I am so grateful for the preschool teacher who, 2.5 years ago, told me something I didn’t want to hear. I am so grateful for all the angels who have gone above and beyond to truly see my son. I am so grateful for HIMAT and early intervention and J’s and my willingness to shove aside our ego’s and admit that our kiddo may need some additional help. I’m grateful for the support groups I’ve been a part of, the same ones I haven’t felt comfortable participating in recently given this new (and wonderful) development. And I’m grateful to everyone who reads and comments on this blog, letting me know that I’m not alone in this, that they get it and that they care.

I guess I’ll stick with MBA Mommy. It’s got a better ring to it. Besides, his/my/our story is far from over. :)

Posted in ASPERGER'S, AUTISM, MOM | Tagged: , , , , | 8 Comments »

Shut Up About Your Perfect Kid

Posted by mbamommy on March 4, 2012

I somehow have never mentioned this book on this blog. And, I’m a little baffled as to how that happened. Because I really should have. I mean, really really really should have.

My sis-in-law sent me this book about a year ago. It’s written by two (VERY funny) sisters who are raising special needs daughters. One daughter has asperger’s syndrome and one has bipolar disorder. Neither of which one would expect to be very funny topics. And, frankly, if I had read this book when Z was first diagnosed, I may not have found as much humor in it. I think you need to be at a certain comfort level with the diagnosis and your ‘new’ life to truly appreciate it.

But I read it at the perfect time. And, it made me cry from laughing so much. From their description of an IEP meeting to chatting with mom’s of “perfect” kids, it was perfect. Light hearted, informational and real. I totally wanted to meet these women and have SEVERAL glasses of wine with them. :)

And then I found out that it’s not just a book. That there’s a whole Imperfect Movement out there. There’s a Facebook page. There’s tweets (@shutupabout). And there are lots and lots of parents of special kiddos joining together in support of one another, embracing their (our) own imperfect-ness and our children’s.

And then….in all their glorious imperfect-ness, these “Shut Up Sisters”, Patty & Gina, didn’t update their blog enough. And they decided they needed to let their imperfect readers/followers have a voice. And they asked if anyone wanted to be a guest blogger.

Both of my hands shot up immediately. PLEASE, PLEASE, PLEASE, let me be a guest blogger!

And, guess what? They did.

My readership has skyrocketed. My ego has been inflated. My soul has been humbled. And, my writer’s block has been lifted.

So, thank you, Patty & Gina, for everything you do.

And, for those of you interested, BUY THEIR BOOK! (or borrow it from me!) It’s awesome!!!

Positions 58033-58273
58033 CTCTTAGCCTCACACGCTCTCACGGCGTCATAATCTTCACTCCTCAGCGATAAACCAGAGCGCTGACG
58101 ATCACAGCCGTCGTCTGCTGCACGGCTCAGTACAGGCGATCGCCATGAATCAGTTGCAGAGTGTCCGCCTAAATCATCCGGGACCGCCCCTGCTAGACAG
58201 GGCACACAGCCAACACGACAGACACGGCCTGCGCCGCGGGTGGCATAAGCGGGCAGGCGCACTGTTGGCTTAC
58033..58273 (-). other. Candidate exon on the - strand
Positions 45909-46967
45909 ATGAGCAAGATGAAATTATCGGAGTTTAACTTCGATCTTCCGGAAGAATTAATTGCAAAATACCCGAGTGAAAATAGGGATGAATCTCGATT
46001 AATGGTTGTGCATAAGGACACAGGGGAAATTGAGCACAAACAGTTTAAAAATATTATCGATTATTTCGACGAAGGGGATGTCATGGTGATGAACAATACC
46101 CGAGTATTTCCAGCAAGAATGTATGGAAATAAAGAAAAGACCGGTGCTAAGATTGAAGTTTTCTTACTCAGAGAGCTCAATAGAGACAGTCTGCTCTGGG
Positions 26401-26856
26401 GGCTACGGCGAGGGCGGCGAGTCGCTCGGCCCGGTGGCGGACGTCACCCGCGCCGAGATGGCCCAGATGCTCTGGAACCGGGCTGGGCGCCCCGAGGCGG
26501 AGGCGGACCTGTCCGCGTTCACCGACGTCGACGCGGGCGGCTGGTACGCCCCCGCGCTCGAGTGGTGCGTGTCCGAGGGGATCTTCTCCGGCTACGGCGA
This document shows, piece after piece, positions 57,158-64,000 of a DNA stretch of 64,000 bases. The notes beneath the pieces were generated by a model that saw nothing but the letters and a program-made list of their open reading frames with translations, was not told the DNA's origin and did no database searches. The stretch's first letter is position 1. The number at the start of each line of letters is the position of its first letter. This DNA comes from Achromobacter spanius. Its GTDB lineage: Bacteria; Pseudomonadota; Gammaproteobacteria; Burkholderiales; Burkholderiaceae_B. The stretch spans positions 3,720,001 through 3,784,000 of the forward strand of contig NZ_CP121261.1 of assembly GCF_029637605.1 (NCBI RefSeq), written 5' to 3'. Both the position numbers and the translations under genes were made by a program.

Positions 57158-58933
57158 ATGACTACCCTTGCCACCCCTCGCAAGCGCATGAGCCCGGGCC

Posted in ASPERGER'S, AUTISM, MOM | Tagged: , , , , , , , , | 4 Comments »

I Got Picked Up….Again!

Posted by mbamommy on January 22, 2012

So, you all are probably aware by now that I’m a guest blogger for Mile High Mamas, right? I’m still so fired up they see fit to post my musings……and yet, I’ve been so wrapped up in getting my act together in 2012 that I failed to notice they had posted another one of my guest posts. Here’s a link to it. I’m still so floored by the responses I’ve gotten from people via that venue. It’s just wonderful.

And, now, another amazing website has picked up my blog. Remember when I wrote about the documentary, Refrigerator Mothers? Well, unbeknownst to me, the folks who put together that amazing documentary also have an amazing non-profit called JJ’s List. The site is basically a review of disability friendly businesses…mostly in Chicago but nation wide as well. Amazing, right? (Have I beat that amazing horse enough yet?)

Anyway, someone at the company and I started chatting a while back and would I mind if she profiled my blog on their monthly D-blogger review? Well, of course not!!! What an honor!

But, I had no idea how wonderful the review was going to turn out to be. J calls it a “Siskel & Ebert” style review…and it sounds like I got 2 thumbs up. Take a look and spend some time getting to know JJ’s List. They’re pretty amazing.

Posted in ASPERGER'S, AUTISM, MOM | Tagged: , , , , , , | Leave a Comment »

Refrigerator Mothers

Posted by mbamommy on December 5, 2011

I’ve had this post in mind for almost 6 months now, since  I first learned the phrase “Refrigerator Mothers” at one of the many autism related speaking engagements/conferences/workshops I’ve been to in the past few years.  I’ve finally been inspired to sit down and write it because of the Twitter trend #YouMightBeAnAutismParentIf. If you’re not familiar with Twitter, if you want a particular topic to be found, you can use a hashtag to qualify it. Then, people can search that hash tag and see what people are saying about it.